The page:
BBC highlights for Hull 2017 will include a major new spoken word and poetry festival called Contains Strong Language. The four day festival will be held in October 2017 and will be a celebration of both new and existing works. A group of 17 poets, the Hull ’17 will be based in the city for the four days of the festival. CBeebies, Northern Ballet and Hull 2017 will collaborate to create a colourful new interactive ballet based on the book The Great Blueness and Other Predicaments by Arnold Lobel. The ballet will be choreographed with children in mind to create a family friendly and accessible experience for all.

British Council, the UK’s international organisation for cultural relations and educational opportunities, will co-create with Hull 2017, a range of programmes across arts and education during the Freedom and Tell the World seasons.

Throughout the year, Back To Ours will bring performances from artists and companies from around the world directly to the doorstep of communities across Hull. This ground-breaking initiative features three affordable multi-artform festivals during half terms during 2017, including comedy, music, circus, theatre, cabaret, dance and film. Working with producers China Plate and in collaboration with Hull venue partners, Back to Ours will come to schools, community centres, social clubs and other locations in the heart of neighbourhoods.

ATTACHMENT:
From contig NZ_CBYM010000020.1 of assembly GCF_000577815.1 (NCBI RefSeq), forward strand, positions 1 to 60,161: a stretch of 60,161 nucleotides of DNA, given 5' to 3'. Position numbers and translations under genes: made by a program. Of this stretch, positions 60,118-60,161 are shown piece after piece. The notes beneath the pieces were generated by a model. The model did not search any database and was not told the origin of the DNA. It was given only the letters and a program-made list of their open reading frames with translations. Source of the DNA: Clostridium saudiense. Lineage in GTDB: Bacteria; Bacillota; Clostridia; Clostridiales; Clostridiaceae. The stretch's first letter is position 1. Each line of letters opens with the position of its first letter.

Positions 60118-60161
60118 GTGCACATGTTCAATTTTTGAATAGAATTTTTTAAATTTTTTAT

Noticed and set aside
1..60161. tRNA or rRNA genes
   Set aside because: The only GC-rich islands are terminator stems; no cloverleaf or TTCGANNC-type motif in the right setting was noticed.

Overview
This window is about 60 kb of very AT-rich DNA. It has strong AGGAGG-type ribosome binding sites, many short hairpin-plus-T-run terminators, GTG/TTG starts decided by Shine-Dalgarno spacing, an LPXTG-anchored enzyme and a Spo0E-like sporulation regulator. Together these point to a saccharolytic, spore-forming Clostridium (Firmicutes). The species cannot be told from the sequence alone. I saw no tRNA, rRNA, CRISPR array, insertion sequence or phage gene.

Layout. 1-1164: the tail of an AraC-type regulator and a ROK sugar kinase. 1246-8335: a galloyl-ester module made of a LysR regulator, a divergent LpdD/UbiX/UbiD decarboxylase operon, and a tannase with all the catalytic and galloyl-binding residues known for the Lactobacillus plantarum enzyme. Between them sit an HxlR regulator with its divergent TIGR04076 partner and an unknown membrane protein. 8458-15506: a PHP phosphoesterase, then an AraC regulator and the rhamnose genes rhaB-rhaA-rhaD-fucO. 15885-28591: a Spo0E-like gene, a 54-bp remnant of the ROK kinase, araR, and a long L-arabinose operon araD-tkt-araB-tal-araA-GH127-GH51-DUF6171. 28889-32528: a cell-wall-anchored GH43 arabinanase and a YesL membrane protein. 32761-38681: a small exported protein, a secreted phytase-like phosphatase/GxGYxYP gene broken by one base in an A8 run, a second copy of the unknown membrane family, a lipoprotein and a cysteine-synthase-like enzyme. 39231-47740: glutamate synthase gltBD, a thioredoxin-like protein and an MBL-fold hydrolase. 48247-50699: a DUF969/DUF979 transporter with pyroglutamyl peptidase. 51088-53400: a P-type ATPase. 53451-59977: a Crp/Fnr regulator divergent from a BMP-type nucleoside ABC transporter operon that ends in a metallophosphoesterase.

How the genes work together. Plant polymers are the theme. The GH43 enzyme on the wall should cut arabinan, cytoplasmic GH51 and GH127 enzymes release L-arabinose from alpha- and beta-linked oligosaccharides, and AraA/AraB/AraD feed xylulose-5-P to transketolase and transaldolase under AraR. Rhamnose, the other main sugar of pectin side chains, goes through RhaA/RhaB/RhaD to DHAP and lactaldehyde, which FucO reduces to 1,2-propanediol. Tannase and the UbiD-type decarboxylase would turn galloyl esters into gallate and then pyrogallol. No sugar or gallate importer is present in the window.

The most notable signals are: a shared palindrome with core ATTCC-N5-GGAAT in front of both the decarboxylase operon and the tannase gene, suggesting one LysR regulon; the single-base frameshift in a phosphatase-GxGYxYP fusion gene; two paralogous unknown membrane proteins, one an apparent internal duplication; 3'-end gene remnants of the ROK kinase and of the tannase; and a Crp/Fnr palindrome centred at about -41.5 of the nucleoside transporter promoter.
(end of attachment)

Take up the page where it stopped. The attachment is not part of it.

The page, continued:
Also taking place across the year, 60 original projects funded through the Creative Communities Programme will see artists developing projects alongside local people in the heart of communities across Hull. Inspired by local stories, aimed at inspiring creativity and connectedness, it will lead to a wide variety of new work being produced, from site specific installations, to music and performance, to photography and film.

Hull 2017 will also be working with local artists and makers and the other established events that make it a vibrant city for culture, including the multi-arts Freedom Festival; the Humber Street Sesh day of music; the Ensemble 52 curated Heads Up Festival, bringing contemporary theatre; Assemble Fest, which brings pop up theatre and performance to Newland Avenue; and the Humber Mouth commissioning literature festival. @2017Hull #Hull2017